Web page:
Children of Bodom has long since passed the point of necessary introductions, so the instant question for their new album “I Worship Chaos” becomes ‘what do we need to know?’ Well, here’s the rundown. There’s one fundamental change to the band this time around, which is that rhythm man Roope Latvala is gone and was not replaced, which leaves leading idea man and axe magician Alexi Laiho alone in lifting the band’s heavy guitar weight. So for the first time ever, we now see the Finnish metal masters as a four-piece, which means an altered workload for bassist Henkka Seppala and keyboardist Janne Wirman.
The record begins with the nominal helping of CoB’s powerful and characteristic flair. “I Hurt” is both a certified earwig of a song with a big chorus and a great hook and also a thudding maul that relentlessly strikes the anvil time and again. This kind of single has become part and parcel for the band, the kind of tunefully punishing anthem that has long served to distance CoB from the rest of the pack.
Not to be outdone, the album continues into “My Bodom (I am the Only One)” which is essentially a variation on the same song and also a stylistic throwback to the heady days of “Follow the Reaper.” The song builds to a major crescendo on multiple points and accents Laiho’s underlying rhythm with a welcome heavy dose of Wirman’s keyboards, which is a tactic the band hasn’t utilized as much of in recent years.
Yet, what strikes most about “I Worship Chaos” is the way that long sections of the record…well, aren’t chaotic at all. There’s a lot of new look from CoB this time around, a cadence that shifts slower and channels that speed into low-gear power. Not necessarily in the headbanging capacity, but in the infectious simplicity of rock rhythms that allow these songs to be more than bite-sized chunks of accelerated death. The band’s hand is steadier for this record, which not only shows some diversity in the band’s landscape, but also the confidence to take the risk.
Sure, it’s a more mature sound with greater deliberation and less purely virile frenzy, but that’s hardly something to note in the loss column. “I Worship Chaos” wants you to hear and feel it beyond just letting it breeze by and pick you up in swirling winds. It’s a new face for CoB, but not a bad one. “Prayer for the Afflicted” is a totally new face of the band, injecting something bordering on sentimentality into the usual metal proceedings. In the intervening space, Laiho uses his talents to craft an artfully executed solo, which sacrifices his usual biting speed for a soulful, borderline inspiring presence. It’s a change of pace and paradigm that requires a little getting used to, but the end product is one of the album’s better selections.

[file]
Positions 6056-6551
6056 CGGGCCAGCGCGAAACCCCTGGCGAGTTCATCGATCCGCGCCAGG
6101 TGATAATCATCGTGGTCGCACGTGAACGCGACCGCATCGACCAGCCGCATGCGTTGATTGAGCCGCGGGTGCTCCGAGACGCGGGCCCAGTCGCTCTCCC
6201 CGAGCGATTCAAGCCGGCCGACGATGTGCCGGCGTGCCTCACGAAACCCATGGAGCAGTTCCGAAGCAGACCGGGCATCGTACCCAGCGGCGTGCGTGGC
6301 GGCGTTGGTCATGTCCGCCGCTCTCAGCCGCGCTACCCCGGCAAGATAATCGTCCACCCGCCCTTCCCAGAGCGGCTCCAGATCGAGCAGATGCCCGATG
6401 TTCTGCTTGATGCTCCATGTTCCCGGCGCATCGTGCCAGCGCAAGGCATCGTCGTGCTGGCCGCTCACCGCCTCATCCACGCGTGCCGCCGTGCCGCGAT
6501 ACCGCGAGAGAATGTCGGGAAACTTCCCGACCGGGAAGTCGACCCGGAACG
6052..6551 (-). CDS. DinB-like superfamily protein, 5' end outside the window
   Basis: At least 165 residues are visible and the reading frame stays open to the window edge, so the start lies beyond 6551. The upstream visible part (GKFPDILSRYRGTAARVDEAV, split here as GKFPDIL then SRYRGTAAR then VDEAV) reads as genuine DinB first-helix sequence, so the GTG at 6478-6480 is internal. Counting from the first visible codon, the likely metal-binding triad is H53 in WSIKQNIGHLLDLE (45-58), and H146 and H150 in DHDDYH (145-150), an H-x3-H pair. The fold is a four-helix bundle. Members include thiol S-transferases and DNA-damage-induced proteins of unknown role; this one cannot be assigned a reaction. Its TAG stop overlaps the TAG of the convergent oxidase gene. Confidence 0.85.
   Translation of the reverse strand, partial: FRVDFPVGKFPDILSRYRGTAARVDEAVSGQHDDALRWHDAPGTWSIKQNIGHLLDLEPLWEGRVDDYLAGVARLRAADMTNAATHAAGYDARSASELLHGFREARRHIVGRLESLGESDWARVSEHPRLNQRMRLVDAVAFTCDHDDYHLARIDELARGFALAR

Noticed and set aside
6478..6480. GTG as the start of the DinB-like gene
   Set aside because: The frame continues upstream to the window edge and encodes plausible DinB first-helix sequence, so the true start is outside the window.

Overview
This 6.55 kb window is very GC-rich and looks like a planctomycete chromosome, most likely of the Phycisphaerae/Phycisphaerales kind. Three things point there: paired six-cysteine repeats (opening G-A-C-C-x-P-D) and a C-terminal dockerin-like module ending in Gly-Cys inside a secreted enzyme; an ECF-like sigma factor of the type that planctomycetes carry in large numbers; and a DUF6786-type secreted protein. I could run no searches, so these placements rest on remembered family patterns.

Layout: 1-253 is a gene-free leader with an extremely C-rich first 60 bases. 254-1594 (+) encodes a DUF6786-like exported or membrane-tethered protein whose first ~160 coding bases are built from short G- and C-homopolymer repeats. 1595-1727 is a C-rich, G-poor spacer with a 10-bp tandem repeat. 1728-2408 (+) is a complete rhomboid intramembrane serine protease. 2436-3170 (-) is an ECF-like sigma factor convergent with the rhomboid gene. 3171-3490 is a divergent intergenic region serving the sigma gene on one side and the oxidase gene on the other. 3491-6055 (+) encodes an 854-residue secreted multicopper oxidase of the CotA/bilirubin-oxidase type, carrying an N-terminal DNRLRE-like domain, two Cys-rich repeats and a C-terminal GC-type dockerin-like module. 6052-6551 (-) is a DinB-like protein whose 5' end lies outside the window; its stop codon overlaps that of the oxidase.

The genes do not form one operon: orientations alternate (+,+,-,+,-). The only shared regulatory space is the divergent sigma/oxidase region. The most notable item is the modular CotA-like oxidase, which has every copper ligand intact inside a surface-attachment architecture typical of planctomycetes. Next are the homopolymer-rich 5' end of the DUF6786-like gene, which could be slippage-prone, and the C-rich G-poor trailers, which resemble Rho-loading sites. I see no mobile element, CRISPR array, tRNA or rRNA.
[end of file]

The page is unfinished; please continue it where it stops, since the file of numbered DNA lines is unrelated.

“I Worship Chaos” essentially works like a cosine wave, starting with the ferocity of “I Hurt” and dipping into the drama of “Prayer for the Afflicted” before coming back again. There are fluctuations of both idioms on the album’s second half, as the title track pounds cement with galvanized fists, but then “All for Nothing” immediately takes us back to a more introspective place. Nevertheless, the album concludes high on tempo and excitement with “Widdershins,” (which means essentially to go counterclockwise, but also sounds like the name of a Welsh rugby club.) The finale’s outro is interestingly marked by a chain of punchy guitar chords played in repetition, sounding curiously like a hardcore anthem, but it still fits the overall picture of the album.
So for the first time we see Children of Bodom as a four piece, and the result is a record that is in many ways superior to the previous album “Halo of Blood.” The measured pacing and deliberate delivery are both nice additions to the general deck of CoB and make for a more versatile experience that can adapt to different listening situations. The band is no long simply a straight-ahead bullet train, and while they were great then (“Relentless, Reckless, Forever” is one of the all-time great records,) this new affect gives extra dimension and a greater array of possibilities down the line.